The All-Party Parliamentary Group on the Future of Work (‘the APPG’) brings together Parliamentarians, industry and civil society to foster understanding of the challenges and opportunities of technology and the future of work. We collaborate to develop practical solutions that will shape a future of better work across the UK.
As part of our mission to advance understanding and practical solutions to shape a future of better work, our inquiry was established in May 2021 in response to growing public concern about AI and surveillance in the workplace and the Institute for the Future of Work’s report The Amazonian Era. Our inquiry, which ran from May to July 2021, examined the use and implications of surveillance and other AI technologies used at work; and considered practical policy solutions to meet the challenges and opportunities we have found.
This report outlines the APPG’s key findings and recommendations based on the evidence about AI at work that we have considered. Our recommendations are aimed at ensuring our AI ecosystem is genuinely human-centred, principles-driven and accountable to shape a future of better work. They are centred around a proposal for an Accountability for Algorithms Act (‘the AAA’).
The AAA offers an overarching, principles-driven framework for governing and regulating AI in response to the fast-changing developments in workplace technology we have explored throughout our inquiry. It incorporates updates to our existing regimes for regulation, unites them and fills their gaps, whilst enabling additional sector-based rules to be developed over time. The AAA would establish; a clear direction to ensure AI puts people first, governance mechanisms to reaffirm human agency, and drive excellence in innovation to meet the most pressing needs faced by working people across the country.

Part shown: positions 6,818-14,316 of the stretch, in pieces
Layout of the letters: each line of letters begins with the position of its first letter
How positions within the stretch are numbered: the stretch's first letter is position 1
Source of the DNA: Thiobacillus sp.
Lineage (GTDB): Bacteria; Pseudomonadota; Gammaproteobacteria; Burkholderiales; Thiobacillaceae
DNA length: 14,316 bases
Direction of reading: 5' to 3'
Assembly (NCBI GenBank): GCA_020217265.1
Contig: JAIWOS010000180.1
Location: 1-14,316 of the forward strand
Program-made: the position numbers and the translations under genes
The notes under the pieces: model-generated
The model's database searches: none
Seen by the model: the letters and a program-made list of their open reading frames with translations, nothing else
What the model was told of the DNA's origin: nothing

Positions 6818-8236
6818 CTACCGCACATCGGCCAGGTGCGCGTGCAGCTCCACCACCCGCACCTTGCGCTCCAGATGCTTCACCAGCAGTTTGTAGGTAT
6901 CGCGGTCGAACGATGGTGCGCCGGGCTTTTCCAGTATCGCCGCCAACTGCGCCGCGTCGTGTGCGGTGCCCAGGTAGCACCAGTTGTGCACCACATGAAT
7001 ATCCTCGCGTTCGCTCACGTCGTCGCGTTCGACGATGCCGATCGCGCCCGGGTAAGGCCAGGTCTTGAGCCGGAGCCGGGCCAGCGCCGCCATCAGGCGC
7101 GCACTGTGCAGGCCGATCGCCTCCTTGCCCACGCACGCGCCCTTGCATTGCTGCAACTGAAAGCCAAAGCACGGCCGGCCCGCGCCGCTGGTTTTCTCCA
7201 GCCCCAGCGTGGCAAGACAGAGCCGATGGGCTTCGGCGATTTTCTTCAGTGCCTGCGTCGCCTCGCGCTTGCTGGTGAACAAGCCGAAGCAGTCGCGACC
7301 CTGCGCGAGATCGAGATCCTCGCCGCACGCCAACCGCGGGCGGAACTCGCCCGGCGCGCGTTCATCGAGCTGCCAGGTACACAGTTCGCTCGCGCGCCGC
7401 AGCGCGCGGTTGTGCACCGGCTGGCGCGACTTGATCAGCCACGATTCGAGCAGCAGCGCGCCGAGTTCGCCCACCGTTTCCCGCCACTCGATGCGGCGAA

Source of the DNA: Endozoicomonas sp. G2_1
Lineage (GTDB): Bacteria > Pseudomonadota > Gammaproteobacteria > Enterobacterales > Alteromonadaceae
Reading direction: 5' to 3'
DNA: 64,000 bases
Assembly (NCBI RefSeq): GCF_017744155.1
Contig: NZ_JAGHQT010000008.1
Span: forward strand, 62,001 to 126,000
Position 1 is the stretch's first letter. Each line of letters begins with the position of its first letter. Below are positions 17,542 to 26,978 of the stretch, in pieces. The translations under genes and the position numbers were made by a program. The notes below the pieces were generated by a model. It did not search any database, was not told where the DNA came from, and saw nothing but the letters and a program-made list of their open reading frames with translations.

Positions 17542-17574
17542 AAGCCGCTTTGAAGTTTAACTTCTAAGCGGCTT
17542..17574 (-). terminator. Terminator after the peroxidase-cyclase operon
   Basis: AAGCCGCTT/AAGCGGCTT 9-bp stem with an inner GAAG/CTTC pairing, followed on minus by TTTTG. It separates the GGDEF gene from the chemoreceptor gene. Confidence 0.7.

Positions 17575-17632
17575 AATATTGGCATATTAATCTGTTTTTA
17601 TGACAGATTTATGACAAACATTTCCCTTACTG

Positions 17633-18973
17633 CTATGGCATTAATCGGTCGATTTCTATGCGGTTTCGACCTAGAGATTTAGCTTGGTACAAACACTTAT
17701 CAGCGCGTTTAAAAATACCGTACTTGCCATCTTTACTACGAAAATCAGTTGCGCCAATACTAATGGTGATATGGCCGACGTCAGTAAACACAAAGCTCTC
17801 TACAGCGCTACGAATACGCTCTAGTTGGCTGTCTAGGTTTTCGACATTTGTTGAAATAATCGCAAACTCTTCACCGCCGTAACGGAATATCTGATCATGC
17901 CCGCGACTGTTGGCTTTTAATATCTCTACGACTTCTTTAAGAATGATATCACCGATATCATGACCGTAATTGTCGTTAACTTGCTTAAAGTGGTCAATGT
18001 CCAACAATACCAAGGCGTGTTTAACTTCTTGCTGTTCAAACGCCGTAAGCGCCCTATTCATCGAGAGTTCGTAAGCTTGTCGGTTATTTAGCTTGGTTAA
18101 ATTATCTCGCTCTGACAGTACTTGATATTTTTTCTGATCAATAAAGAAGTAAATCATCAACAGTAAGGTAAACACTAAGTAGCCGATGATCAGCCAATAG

Our focus is the frontier of changes to work but our recommendations inform the wider debate about AI governance and regulation as part of the UK’s AI Strategy.
The proposals we make are not restricted to AI alone, because it is not always possible, or helpful, to isolate AI from other forms of significant algorithmic decision-making. In this report, we use the term ‘algorithmic systems’ in recognition of the fact that both fully automated and semi-automated decision making technologies rely on wider human decision making processes to impact work.